Written responses dated June 22, 2006, from Dr. Gary Sherman, National Program Leader of Plant and Animal Systems, to questions posed to the USDA about the status of the Act leave us more frustrated than satisfied about its future.
Dr. Sherman stated in one response that "substantial progress" has been made "to develop a veterinary educational loan repayment program consistent with the spirit and the letter of the NVMSA." We, however, at the AVMA have not received any details as to what "substantial progress" means.
Another response states that the "NVMSA Working Group within USDA CSREES has developed a series of whitepapers describing potential programmatic strategies for implementing NVMSA." We at the AVMA have not received a copy of these whitepapers, nor has the working group shared their content with us.
It was also stated that the NVMSA Working Group "has developed a 2-phase draft strategy, the first of which is anticipated to lead to distribution of awards as early as fall of 2006." These distributions are going to Food Safety and Inspection Service veterinarians through a reprogramming of funds to a pre-existing loan repayment program previously funded by FSIS. While the AVMA is grateful for the governmental assistance this program receives, the monies going to FSIS were supposed to go to the National Veterinary Medical Service Act, which still awaits implementation.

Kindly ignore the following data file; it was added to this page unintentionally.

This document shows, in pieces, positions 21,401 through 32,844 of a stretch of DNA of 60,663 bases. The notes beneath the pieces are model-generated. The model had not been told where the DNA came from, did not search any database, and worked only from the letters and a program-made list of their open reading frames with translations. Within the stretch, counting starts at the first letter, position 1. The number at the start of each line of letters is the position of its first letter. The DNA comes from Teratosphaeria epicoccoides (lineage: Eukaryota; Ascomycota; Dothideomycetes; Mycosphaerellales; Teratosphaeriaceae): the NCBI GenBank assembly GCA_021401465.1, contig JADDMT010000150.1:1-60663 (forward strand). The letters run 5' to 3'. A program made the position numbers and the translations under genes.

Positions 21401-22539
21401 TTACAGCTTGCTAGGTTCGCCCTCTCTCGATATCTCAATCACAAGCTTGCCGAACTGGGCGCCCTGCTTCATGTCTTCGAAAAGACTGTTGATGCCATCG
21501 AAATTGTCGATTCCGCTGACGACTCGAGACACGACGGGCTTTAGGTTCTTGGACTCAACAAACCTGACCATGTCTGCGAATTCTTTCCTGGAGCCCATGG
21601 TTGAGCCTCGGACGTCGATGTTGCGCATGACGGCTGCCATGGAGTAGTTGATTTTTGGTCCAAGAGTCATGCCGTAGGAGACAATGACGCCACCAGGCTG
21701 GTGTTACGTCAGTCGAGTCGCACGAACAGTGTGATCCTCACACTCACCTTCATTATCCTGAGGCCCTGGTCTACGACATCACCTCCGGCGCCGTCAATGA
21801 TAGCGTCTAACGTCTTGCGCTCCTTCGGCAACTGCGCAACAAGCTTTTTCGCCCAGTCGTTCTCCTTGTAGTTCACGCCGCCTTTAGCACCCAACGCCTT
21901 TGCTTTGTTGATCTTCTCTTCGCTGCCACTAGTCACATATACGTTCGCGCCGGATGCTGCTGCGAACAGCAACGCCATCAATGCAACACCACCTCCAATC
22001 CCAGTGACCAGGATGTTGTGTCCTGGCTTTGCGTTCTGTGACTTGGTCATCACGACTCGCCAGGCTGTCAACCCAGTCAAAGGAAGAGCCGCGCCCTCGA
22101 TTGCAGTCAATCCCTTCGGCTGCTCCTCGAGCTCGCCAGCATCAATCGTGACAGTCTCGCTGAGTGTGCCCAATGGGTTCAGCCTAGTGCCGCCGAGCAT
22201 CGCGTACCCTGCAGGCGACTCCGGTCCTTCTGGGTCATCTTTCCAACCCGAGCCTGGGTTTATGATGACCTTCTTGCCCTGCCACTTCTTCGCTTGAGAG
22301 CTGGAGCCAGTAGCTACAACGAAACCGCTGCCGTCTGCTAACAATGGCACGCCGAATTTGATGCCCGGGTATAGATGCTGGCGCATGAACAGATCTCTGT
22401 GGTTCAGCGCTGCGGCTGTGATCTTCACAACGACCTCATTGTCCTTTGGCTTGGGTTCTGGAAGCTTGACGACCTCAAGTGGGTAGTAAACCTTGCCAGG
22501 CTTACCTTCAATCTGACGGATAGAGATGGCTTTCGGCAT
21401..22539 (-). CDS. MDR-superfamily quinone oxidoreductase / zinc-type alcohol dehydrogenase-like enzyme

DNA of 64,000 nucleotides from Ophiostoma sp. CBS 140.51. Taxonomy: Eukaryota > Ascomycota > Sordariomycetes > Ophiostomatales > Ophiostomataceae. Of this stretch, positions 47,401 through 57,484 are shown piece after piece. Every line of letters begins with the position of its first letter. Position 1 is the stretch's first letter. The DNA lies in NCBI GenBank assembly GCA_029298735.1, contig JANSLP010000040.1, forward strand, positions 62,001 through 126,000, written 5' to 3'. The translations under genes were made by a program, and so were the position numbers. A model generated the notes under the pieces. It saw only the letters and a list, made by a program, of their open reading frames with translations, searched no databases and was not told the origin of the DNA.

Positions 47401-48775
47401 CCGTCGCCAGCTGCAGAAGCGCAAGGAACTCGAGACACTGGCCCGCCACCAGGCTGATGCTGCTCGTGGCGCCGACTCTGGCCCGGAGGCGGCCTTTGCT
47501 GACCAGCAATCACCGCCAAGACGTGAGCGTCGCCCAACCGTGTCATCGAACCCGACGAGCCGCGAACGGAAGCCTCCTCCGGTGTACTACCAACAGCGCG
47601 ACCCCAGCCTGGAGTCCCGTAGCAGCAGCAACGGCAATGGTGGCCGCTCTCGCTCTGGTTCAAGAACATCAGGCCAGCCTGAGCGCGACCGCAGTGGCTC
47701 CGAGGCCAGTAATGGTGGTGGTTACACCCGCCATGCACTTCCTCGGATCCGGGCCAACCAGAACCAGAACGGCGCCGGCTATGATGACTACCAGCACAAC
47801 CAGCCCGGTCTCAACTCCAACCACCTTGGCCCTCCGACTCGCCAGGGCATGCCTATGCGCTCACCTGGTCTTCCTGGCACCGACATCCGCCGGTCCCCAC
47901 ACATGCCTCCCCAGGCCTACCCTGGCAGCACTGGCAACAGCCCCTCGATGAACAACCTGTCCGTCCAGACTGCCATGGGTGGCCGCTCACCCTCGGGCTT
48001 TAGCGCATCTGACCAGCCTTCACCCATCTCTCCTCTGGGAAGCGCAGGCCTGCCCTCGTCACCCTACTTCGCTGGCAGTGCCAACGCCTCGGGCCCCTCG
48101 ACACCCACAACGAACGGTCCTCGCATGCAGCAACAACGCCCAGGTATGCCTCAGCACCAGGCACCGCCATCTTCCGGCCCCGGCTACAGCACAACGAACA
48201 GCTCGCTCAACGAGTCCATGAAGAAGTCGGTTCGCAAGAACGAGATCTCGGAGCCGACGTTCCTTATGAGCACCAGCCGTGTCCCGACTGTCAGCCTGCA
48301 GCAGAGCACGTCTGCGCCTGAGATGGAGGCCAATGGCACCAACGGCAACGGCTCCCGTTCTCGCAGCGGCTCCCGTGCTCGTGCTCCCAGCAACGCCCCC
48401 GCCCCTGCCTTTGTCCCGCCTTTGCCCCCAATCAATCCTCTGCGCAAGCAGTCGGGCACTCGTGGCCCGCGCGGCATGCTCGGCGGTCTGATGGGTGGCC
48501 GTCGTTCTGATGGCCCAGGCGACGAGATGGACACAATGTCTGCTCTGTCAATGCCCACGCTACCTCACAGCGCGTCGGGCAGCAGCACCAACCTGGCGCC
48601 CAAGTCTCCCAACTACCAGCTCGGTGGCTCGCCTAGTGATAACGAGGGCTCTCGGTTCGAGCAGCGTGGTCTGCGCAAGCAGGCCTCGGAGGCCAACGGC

In another response, it was indicated that the USDA is working on a "longer-term strategy that provides a mechanism to obtain validated veterinary workforce needs estimates for the various sectors identified in the Act." We respectfully ask where that work stands, especially in light of the fact that the AVMA supplied much of the data from the Food Supply Veterinary Medicine Coalition study and the food supply distribution maps mentioned earlier in my testimony – and in light of the fact that the data has generated significant support from many others in the scientific and government communities.
Apart from these unanswered questions, we also have other concerns.
The USDA last year granted the Cooperative State Research, Education, and Extension Service authority to implement the National Veterinary Medical Service Act. We have learned, however, that CSREES says it does not have the capability to administer and develop the program. We question this because it is our understanding that CSREES has rule writers on staff. If that is the case, we must assume they have a management analyst on staff who can lead the rules-writing process. If CSREES does not have a management analyst, they are free to ask other agencies for help in the rules writing.